The total meat gained from the average 1,200-pound steer (castrated male) is enough to feed a large family for a year with plenty left over for profit, so learning to raise beef for slaughter is a worthwhile challenge for any homesteader. But what are the figures behind the process?
How much does it cost to butcher a cow? The overall costs of butchering a cow depend on your location, the cow’s weight, and how you want the meat processed. The combined killing and skinning fees can be $150 added to transport fees, which can be $1/mile, plus cutting and additional processing costs — all of which may add up to $1,000.
While the processing costs sound high on paper, we are talking, after all, about several hundreds of pounds of home-grown beef — not to mention the invaluable experience you’ll take away as a homesteader (even from merely observing the process).
Let’s look at the fees involved in butchering, the best cuts of meat to take, and more.
Average Costs of Butchering a Cow – What’s Involved
Each step of butchering a cow has its price from upfront fees for the cow itself, transportation to the butcher, killing, prepping the carcass, and preparing the meat in a certain way.
How Much To Expect To Pay Per Head of Cattle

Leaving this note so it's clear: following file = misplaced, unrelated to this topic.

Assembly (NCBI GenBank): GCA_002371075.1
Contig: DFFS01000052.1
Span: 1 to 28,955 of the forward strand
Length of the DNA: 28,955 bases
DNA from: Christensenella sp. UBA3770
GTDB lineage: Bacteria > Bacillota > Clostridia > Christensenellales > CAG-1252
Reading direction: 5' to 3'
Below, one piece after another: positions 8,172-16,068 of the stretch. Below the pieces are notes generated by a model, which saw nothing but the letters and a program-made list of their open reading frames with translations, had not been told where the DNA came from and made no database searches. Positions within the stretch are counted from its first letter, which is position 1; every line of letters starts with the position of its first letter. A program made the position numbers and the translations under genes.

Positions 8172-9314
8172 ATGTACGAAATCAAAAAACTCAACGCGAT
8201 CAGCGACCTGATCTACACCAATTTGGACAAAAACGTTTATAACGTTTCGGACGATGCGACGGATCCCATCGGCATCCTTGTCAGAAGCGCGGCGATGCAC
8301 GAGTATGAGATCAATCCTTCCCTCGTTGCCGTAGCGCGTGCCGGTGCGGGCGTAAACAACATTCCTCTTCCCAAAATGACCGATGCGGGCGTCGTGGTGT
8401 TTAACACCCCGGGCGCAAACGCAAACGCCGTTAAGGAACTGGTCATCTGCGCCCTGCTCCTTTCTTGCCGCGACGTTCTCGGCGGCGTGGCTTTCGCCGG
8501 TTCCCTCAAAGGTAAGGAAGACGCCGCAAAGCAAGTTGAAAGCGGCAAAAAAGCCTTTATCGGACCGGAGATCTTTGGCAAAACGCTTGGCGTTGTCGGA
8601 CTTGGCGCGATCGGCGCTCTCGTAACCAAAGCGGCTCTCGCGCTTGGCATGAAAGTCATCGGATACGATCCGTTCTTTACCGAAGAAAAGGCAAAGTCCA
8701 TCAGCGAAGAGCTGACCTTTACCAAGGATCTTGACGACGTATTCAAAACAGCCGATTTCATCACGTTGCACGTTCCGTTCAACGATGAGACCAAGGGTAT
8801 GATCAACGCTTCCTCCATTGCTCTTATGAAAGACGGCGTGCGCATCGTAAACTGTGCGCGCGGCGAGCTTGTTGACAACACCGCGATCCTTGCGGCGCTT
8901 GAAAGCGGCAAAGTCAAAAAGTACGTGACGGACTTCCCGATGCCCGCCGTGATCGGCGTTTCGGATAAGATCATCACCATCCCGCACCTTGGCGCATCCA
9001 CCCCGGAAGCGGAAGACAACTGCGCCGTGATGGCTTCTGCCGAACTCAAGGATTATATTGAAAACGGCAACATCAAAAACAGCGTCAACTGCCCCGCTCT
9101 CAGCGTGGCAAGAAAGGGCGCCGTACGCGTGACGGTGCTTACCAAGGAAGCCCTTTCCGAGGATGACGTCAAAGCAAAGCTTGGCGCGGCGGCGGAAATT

Depending on the weight of the steer, you can expect to pay around $500 in total processing costs for 1,000-pound cows or up to $700-$1,000 for 1,400-pound steers.
This is assuming you’ve raised the cow yourself. Otherwise, purchasing a slaughter-ready male will set you back an additional $2,500-$4,000 per cow.
Breakdown of Fees Involved
Costs will, of course, vary depending on how you want your cow prepared and whether you choose to outsource certain steps or take them on with your own hands.
Here’s a look at the typical fees involved:
These are the fees for a mobile butcher to come to you or the costs of transporting your steer or cow to a nearby slaughterhouse.
Skinning and Gutting
Some butchers may skin and gut the carcass free of charge, but this can vary depending on location, if you have specific preparation instructions, etc.
Saving the Hide
Farmers can choose to save the cowhide to be tanned and sold for leather. This involves skinning the carcass in a certain way.
Cutting and Wrapping
Fees to cut and wrap the meat are calculated per pound, and this tends to be lower in rural farming areas and higher near city regions.
Some cattle butchers vacuum seal/shrink wrap the meat as standard in their service, but others may charge extra (per pound).
If you have specific instructions for the butchering process, such as making sausages, jerky etc., you best believe this costs extra time and money!
Live Weight vs. Hanging Weight
Live weight refers to the living cow’s weight before butchering (1,200 pounds on average).
A cow’s hanging weight refers to the total weight once the carcass has been stripped of inedible parts, hide, blood etc., which accounts for around 60% of the live weight.
How Much Meat From Hanging Weight?